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$100 MILLION ‘SLIPPAGE’ FinSec Admits Breach of Financial Regulations

$100 MILLION ‘SLIPPAGE’ FinSec Admits Breach of Financial Regulations
November 23
13:43 2019

$100 MILLION ‘SLIPPAGE’ FinSec Admits Breach of Financial Regulations

On Thursday, 21 November 2019 –
The case of John Briceño, Julius Espat and the PUP against Prime Minister Dean Barrow, Financial Secretary Joe Waight and the Attorney General over the spending and accountability of the Petrocaribe funds took centre stage before Chief Justice Kenneth Benjamin this week and while the government’s position has been that this is another case of much ado about nothing, Waight had a lot of questions to answer on the witness stand.

The PUP’s main points of contention are that the Finance and Audit Reform Act stipulates that any additional spending (outside of the Budget approved) from the public purse must receive approval from the House of Representatives before it is spent; and that there is full accountability of how the monies are spent.

In one glaring admission during questioning by PUP attorney, Senior Counsel Eamon Courtenay, Waight admitted that there was one instance when it “slipped” the Finance team at the Ministry, which did not make out a supplementary budget for $100 Million that was spent years ago and highlighted in the 2012/2013 Auditor-General’s Report.

“Once we caught up that, in fact, that year had not been addressed, we put a team together. The head of the team got sick…been out for some time; and we will finish it before the end of the year,” Waight assured. He hastened to clarify that “there is no mention that there is any misappropriation or impropriety with the use of the money.”

When he faced the media on Thursday, Waight explained that by his use of the word “slippage” it did not mean there was not due process – “indeed we have been late in submitting, but these Supplementary Appropriation Bills have been passed; money has been spent, so to then ask for a declaration go further to say that it’s void really meets no practical purpose,” in response to what the PUP is asking for.

In Court on Wednesday, Espat said that while he has made repeated requests for the details of how the monies were spent, adequate accountability has been hard to come by. He made reference to the occasion when his attempt to get those details at a House Sitting ended up with him being removed from the Sitting.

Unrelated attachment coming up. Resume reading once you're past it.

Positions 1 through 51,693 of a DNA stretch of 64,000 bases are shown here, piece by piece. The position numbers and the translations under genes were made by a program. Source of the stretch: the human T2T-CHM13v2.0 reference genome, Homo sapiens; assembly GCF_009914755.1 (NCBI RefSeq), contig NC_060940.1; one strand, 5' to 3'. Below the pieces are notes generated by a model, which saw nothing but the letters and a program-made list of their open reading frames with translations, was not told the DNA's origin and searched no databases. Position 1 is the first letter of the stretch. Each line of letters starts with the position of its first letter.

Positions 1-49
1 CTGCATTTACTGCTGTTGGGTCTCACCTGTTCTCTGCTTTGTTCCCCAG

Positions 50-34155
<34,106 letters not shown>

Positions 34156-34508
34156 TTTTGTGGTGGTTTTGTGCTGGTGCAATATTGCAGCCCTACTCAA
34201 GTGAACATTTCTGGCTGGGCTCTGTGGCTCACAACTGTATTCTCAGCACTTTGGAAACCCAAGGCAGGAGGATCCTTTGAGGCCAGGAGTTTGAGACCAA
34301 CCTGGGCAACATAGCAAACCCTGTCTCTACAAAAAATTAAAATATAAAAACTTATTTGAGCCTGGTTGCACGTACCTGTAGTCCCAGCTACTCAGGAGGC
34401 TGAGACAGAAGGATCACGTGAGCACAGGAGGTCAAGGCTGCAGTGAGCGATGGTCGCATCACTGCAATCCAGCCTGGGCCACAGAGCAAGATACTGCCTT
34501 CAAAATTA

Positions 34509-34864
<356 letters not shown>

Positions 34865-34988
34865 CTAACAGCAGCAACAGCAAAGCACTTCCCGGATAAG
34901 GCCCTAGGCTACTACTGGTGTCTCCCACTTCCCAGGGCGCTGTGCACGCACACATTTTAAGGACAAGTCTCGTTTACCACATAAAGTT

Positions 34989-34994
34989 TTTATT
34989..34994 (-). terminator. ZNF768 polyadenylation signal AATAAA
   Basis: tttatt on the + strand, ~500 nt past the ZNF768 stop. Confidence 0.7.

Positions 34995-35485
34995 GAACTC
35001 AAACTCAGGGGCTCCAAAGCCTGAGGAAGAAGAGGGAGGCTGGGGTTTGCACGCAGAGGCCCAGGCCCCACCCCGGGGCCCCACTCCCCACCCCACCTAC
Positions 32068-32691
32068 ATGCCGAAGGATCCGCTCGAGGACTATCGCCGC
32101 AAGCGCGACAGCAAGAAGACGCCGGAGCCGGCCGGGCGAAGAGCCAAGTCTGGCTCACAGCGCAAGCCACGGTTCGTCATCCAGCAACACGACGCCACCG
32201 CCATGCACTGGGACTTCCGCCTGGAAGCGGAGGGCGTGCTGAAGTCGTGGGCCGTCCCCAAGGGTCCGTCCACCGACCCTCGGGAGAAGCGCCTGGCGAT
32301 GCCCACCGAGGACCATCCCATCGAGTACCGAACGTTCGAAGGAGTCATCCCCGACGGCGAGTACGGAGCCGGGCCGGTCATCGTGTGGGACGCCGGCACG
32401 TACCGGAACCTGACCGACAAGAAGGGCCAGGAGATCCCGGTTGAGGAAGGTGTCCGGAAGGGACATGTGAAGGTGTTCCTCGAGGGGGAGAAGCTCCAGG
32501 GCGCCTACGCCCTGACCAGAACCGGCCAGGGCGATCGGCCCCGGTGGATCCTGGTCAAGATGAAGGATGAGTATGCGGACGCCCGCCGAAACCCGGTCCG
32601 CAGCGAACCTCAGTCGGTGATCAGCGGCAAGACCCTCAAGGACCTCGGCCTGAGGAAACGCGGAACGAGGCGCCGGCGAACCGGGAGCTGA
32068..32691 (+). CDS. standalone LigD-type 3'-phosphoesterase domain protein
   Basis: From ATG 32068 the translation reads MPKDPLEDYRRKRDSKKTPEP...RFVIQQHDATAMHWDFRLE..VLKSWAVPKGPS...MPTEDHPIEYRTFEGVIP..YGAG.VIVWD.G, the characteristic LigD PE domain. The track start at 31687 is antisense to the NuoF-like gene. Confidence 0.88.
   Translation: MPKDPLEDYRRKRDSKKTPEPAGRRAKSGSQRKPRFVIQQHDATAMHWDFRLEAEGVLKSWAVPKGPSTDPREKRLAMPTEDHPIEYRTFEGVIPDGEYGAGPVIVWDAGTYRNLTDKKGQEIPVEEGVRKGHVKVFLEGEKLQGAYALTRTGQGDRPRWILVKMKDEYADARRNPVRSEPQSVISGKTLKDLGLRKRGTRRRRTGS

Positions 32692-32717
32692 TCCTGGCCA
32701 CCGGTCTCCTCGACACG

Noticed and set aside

Waight, who bore the brunt of the hard line questioning, told the Court on Wednesday that for every shipment of fuel that came from Venezuela, a portion of between 40 and 60 percent was paid to the fuel company for the fuel and the government used the remainder as a concessionary loan. He said that for every shipment that arrived in Belize, that portion that was not paid to the supplier was deposited in the Central Bank’s Consolidated Revenue Fund. A huge portion of the monies were used to finance projects or to meet “urgent or unforeseen expenditures,” he explained. He said that he would be the one who would prepare the loan motions to borrow from the account.

There was disparity in Court between Waight’s perspective and the PUP, over whether the monies were public funds. Courtenay argued that because the monies were deposited in the Consolidated Revenue Fund and used from there, the monies should have been audited and any expenditure of those funds should have been approved by the National Assembly before it was spent and put before the Public Accounts Committee.

“It has to do with whether or not a government can take $1.3 Billion, spend it on how it wishes without any accountability to Parliament. The Financial Secretary was very clear in his answers. He said that the money that was spent, was spent because there was an urgent and unforeseen need. …I think anybody will know that you cannot spend $1.3 Billion as urgent and unforeseen,” Courtenay argued.

Under the Finance and Audit Reform Act, there is a certain limit which ought not to be exceeded, but Waight explained under oath that the infrequency with which the House met did not allow for this to happen. Hence he said that Special Warrants – which are similar documents used for the regular budgets – were utilized by the Ministry of Finance for the monies to be used. He added that the limits were exceeded on a regular basis.

Waight explained that the Finance Ministry’s staff is so small that late supplementaries are have been an ongoing occurrence by both governments. He agreed that there has been a breach in adhering to the law in preparing supplementary budgets in a timely fashion to be presented before the House. He said that the current Government is still doing supplementaries that it inherited from the previous one.

Belize has not been paying Venezuela because of the sanctions imposed by the US on that South American country; hence our liability remains live and the interests continue to accrue on the loan.

Representing the Government’s side in Court is Queen’s Counsel, Justin Simon.

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